The Spark looks true to what we’ve seen before. Reports that the Aveo is inspired by the Lancer are accurate, but Chevy is doing interesting things with lamp lenses and Beretta things to the C-pillar. The Orlando’s baseline body lines have been maintained, though I would’ve liked to have seen a more deeply beveled daylight opening surround. Its headlamps aren’t as aggressive as in the concept.
Two Volt interiors were displayed: “iPod white”, as seen before, and a color scheme that matches my Sprint HTC Touch Diamond. David Lyon, Executive Director of Interior Design, mentioned that five interior color schemes would be available — and that the two on display were the least daring of the bunch.
When mass-market interiors are as edgy and well-executed as the Volt and Malibu, it often feels as if highline brands can’t possibly provide more — and lose their relevance. Cadillac interior designer Phil Kucera reassured me that “leather and wood can evolve into realms you haven’t even dreamed of.” We were shown an interior buck for a RWD global Alpha-based compact car called ATS, which featured a production version of the Converj’s concept steering wheel. The mostly serious black interior was accented by high-contrast stitching in an unexpected 90s color. Another interior designer promised that the bold accent was actually under consideration for production. The interior buck’s gauge cluster housed a digital audio GUI that I’ve seen in DAPs, but never in an auto interior.
The full-size XTS4 concept was coated in a color very near the Chevy Groove concept’s Lunar Quartz. The hue spilled over edges, onto a waterfall C-pillar, and into a continuation of the “hint of fin” Cadillac taillight trend. The 4 at the end of the long concept’s name signifies the availability of AWD. In my opinion, for clarity’s sake, the XTS name should be dropped in favor of DeVille or Fleetwood — IF the final product deserves such a hallowed name. Frankly, alphanumerics have lost meaning — Lincoln buyers can’t discern between an MKS, MKT, and MKZ, and the brand suffers because of that.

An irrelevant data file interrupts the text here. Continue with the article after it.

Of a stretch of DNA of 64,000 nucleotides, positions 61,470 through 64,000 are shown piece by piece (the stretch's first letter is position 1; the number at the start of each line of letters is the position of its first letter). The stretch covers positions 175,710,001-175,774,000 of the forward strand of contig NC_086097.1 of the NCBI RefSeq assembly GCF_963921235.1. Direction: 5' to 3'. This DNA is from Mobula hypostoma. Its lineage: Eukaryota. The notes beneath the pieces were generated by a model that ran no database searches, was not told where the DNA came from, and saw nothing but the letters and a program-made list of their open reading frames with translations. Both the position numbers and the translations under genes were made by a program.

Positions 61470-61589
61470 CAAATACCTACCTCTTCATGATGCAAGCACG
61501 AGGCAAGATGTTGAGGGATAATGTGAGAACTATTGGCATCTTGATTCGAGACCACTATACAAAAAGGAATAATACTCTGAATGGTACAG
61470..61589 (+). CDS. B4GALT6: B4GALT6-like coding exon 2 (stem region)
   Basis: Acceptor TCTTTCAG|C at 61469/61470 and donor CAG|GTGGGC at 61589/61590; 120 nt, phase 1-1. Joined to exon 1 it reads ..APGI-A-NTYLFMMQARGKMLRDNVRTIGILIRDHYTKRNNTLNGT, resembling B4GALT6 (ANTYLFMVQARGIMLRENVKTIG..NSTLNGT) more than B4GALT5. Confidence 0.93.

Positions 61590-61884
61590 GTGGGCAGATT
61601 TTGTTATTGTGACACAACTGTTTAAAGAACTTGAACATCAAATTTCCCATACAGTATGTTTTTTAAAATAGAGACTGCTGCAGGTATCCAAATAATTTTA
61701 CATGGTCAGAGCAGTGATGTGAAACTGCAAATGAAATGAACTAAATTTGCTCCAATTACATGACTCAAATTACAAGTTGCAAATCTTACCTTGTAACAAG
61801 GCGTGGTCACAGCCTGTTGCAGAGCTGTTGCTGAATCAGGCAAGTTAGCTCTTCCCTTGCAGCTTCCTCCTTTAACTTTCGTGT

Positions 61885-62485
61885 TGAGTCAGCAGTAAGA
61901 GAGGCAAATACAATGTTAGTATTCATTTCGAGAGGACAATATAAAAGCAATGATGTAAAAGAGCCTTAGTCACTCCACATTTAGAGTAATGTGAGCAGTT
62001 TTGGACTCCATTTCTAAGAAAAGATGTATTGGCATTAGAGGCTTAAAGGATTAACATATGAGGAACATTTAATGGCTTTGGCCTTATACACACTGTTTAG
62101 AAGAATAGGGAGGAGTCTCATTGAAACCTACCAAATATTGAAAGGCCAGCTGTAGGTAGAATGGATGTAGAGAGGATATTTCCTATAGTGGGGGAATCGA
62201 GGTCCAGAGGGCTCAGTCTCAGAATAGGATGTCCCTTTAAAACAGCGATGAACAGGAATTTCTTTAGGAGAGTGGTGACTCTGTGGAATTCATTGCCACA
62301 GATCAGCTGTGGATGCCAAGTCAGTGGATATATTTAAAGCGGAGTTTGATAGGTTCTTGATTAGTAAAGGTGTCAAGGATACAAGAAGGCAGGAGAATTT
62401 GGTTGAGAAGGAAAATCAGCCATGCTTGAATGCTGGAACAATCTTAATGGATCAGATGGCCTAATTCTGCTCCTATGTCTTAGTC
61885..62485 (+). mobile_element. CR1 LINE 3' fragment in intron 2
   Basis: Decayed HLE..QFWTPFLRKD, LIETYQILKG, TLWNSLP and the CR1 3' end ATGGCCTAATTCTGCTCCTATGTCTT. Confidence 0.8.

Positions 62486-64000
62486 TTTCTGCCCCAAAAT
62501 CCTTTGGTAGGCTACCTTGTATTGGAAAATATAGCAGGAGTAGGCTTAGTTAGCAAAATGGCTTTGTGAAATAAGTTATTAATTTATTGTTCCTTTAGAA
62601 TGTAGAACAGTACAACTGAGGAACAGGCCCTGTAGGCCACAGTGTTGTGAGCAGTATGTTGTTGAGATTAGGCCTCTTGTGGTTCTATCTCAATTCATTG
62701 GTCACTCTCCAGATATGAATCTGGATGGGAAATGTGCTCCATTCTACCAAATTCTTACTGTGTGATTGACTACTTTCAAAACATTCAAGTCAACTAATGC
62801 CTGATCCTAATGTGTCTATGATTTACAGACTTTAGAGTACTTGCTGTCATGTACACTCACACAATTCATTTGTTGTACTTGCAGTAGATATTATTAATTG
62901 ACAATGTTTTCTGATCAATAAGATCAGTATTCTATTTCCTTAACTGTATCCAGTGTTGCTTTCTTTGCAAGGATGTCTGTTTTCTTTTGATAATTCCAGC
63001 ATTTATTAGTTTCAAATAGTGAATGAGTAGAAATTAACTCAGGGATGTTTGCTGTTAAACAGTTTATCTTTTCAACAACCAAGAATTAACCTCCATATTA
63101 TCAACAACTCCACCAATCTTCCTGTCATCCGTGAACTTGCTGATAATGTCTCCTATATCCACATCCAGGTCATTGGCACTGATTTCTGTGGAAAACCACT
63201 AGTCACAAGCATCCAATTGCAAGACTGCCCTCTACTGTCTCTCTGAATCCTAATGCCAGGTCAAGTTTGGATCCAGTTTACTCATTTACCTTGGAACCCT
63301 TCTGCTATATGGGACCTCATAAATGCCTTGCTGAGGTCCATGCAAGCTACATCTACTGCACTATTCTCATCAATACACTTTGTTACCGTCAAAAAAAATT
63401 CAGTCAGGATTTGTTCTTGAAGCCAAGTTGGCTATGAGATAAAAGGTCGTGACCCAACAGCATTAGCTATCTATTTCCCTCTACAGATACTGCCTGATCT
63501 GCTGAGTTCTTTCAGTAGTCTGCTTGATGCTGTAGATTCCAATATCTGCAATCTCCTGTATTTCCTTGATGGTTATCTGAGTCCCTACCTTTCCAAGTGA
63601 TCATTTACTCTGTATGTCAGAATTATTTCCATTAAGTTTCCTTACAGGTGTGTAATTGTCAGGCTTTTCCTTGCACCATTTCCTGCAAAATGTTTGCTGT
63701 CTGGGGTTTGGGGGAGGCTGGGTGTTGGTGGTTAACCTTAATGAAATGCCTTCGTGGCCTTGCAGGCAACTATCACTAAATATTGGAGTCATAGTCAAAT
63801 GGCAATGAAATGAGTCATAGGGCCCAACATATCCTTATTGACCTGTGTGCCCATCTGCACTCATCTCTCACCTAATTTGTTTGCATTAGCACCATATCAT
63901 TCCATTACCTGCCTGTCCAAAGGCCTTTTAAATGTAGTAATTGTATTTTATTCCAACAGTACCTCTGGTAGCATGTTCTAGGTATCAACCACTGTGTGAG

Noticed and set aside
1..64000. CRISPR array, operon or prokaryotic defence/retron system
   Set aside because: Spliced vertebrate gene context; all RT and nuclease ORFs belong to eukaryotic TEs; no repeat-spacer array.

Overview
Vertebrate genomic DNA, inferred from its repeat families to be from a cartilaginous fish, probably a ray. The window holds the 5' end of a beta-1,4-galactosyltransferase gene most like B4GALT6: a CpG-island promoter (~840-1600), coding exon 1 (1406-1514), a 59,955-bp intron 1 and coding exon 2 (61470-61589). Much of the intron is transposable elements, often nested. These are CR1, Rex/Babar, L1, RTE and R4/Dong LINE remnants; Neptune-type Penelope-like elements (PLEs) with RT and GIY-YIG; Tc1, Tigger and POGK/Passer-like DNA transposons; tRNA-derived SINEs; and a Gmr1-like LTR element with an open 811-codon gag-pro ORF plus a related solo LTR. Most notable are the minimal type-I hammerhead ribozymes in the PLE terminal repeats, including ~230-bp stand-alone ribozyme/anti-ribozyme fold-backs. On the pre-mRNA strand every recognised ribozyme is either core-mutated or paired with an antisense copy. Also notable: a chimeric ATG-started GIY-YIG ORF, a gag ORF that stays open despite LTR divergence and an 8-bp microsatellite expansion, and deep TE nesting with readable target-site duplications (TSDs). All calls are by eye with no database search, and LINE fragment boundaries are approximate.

I never believed that GMC would be relevant in the new GM without autonomous product and a strong brand identity. The Orlando-based GMC Concept did a great job of hiding its origins, with intense Terra4/Terradyne styling ethic up front and squinty, precise lines in back. (For what it’s worth, GMC’s concept reminded me a lot of the Ford SynUS in its aura and attitude.) The biggest surprise here was the body-length character line that traveled from the C-pillar, down into both side doors, and culminated in a brake cooling duct for the front wheel well. After seeing the Camaro’s complex single C-pillar and rear fender, as well as the CTS Coupe’s complicated twisting A to C pillar, I believe that GM has not only the ability to mass produce these shocking, technical stampings — but the guts to make it happen, as well. GMC will need this literally edgy styling to remain a relevant brand. If even one product is a soft, recognizeable badge job, GMC will lose all value.